But then, one would expect to see a strong selection for moral realism among those who do applied ethics, right? Why would you do applied ethics if you don’t believe in morality? Strangely, the rate of moral realism among those who specialize in applied ethics is identical to the rate of moral realism among all respondents: 56.8% vs. 56.3%! Similarly, those who specialize in aesthetic philosophy are about as likely to think aesthetic value is objective as are all respondents (44.7% vs. 41%).
Consider some other correlations with philosophical orientation:
- Atheism is most correlated with not being a philosopher of religion, with not identifying with Plato or Aristotle or Kant or Leibniz, with analytic philosophy, with identifying with Hume and Quine, and with specializing in philosophy of mind, philosophy of language, philosophy of biology, and philosophy of cognitive science.
- Theism is most correlated with being a philosopher of religion or specializing in medieval and renaissance philosophy, with identifying with Plato and Aristotle and Kant and Leibniz, with being a continental philosopher, and with not identifying with Hume and Quine.
- Naturalism is most correlated with specializing in philosophy of cognitive science, philosophy of biology, philosophy of mind, and general philosophy of science, with identifying with Hume and Quine, with not identifying with Husserl, Plato, Moore, and Kant, and with not specializing in philosophy of religion, metaphysics, or continental philosophy.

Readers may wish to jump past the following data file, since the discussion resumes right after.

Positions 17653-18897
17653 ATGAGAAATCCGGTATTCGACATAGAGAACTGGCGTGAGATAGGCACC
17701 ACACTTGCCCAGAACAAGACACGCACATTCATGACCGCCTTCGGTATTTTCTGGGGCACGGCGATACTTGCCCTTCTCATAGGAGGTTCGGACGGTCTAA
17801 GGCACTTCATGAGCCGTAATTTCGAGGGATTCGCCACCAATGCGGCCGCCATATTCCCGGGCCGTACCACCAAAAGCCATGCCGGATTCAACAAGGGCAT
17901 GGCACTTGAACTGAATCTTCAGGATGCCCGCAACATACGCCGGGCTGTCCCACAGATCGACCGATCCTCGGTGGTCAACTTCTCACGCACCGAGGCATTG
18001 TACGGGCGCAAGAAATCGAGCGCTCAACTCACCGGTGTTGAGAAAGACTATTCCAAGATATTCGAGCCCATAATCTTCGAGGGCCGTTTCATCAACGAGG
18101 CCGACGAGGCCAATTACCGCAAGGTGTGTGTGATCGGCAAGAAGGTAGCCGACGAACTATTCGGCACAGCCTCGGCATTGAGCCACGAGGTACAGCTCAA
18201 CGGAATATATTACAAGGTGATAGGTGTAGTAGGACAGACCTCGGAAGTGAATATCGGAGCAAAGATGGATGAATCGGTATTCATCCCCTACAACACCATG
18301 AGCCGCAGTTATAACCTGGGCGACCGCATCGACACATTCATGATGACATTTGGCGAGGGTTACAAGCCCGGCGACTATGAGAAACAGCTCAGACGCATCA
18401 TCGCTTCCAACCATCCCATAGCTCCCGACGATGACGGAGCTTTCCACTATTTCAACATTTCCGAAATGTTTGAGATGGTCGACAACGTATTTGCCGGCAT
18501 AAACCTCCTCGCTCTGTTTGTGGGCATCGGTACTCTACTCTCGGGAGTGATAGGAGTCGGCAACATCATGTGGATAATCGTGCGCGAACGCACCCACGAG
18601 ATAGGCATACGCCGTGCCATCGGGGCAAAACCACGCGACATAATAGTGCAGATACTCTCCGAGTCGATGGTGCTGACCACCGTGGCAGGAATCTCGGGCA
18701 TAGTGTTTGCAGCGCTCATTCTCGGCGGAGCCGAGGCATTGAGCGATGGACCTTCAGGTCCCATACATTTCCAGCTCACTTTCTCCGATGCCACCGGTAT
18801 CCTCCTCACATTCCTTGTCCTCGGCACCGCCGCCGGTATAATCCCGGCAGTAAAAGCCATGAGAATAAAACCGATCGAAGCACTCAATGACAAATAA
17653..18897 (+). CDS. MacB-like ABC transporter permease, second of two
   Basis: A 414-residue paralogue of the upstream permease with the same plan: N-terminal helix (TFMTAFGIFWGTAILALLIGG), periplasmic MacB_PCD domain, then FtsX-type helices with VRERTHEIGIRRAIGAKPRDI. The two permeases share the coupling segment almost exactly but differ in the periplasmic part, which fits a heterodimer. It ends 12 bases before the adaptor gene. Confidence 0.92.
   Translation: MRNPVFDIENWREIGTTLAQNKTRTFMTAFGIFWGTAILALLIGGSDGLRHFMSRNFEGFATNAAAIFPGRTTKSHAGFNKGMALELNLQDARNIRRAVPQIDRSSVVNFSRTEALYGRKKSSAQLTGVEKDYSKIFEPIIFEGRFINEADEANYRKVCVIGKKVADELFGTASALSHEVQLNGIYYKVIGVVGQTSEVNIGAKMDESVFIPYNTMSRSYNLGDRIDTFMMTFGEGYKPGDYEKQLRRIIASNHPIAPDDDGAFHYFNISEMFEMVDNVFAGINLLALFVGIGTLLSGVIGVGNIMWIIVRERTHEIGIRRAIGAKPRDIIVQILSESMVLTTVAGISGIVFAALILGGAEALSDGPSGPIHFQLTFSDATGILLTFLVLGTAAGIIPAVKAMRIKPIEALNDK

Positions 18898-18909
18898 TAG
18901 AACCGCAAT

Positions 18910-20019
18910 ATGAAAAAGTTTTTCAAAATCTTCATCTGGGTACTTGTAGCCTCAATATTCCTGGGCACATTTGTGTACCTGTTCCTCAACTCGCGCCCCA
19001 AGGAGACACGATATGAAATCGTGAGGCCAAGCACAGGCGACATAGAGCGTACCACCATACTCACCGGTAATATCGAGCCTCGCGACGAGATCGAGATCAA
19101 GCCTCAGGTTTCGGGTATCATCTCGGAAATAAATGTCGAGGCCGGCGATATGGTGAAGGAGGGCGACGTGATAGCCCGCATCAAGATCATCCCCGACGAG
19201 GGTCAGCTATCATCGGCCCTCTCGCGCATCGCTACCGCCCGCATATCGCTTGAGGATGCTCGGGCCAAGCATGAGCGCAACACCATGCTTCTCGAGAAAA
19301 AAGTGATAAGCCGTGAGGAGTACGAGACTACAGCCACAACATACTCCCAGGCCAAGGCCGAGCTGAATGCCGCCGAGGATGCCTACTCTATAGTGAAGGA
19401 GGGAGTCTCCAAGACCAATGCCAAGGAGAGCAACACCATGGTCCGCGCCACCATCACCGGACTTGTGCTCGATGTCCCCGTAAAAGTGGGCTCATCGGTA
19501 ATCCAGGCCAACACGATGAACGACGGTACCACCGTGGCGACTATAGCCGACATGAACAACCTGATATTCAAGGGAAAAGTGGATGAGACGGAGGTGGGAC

- Non-naturalism is most correlated with specializing in philosophy of religion and metaphysics, with not specializing in philosophy of cognitive science, philosophy of biology, or philosophy of mind, with not identifying with Hume and Quine, and with identifying with Husserl, Plato, Moore, and Kant.
Some strange ones I found:
- Specializing in philosophy of action is correlated with theism, and the A-Theory of time.
- Being accurate on the metasurvey was most correlated with believing there is a priori knowledge.
- Political communitarianism correlated most strongly with theism, while political egalitarianism correlated most strongly with atheism.
- Specializing in philosophy of mathematics is highly correlated with Platonism, but specializing in philosophy of probability is highly correlated with naturalism.
The survey also asked philosophers to predict the results of the survey, though there were fewer respondents for this “metasurvey.” Some results of the survey were especially surprising to philosophers themselves. These are the questions on the metasurvey with the largest mean error. In general…
- Philosophers overestimated the rate of aesthetic subjectivism by 23.4%.
- Philosophers underestimated the rate of acceptance for the analytic/synthetic distinction by 22.1%.
- Philosophers overestimated the rate of empiricism by 19.4%.
There is also the list of respondents who let all their answers be viewed publicly, including Derek Parfit, Brian Leiter, David Chalmers, David Papineau, and many others.
Those interested in this kind of thing may be interested in a similar survey of economists.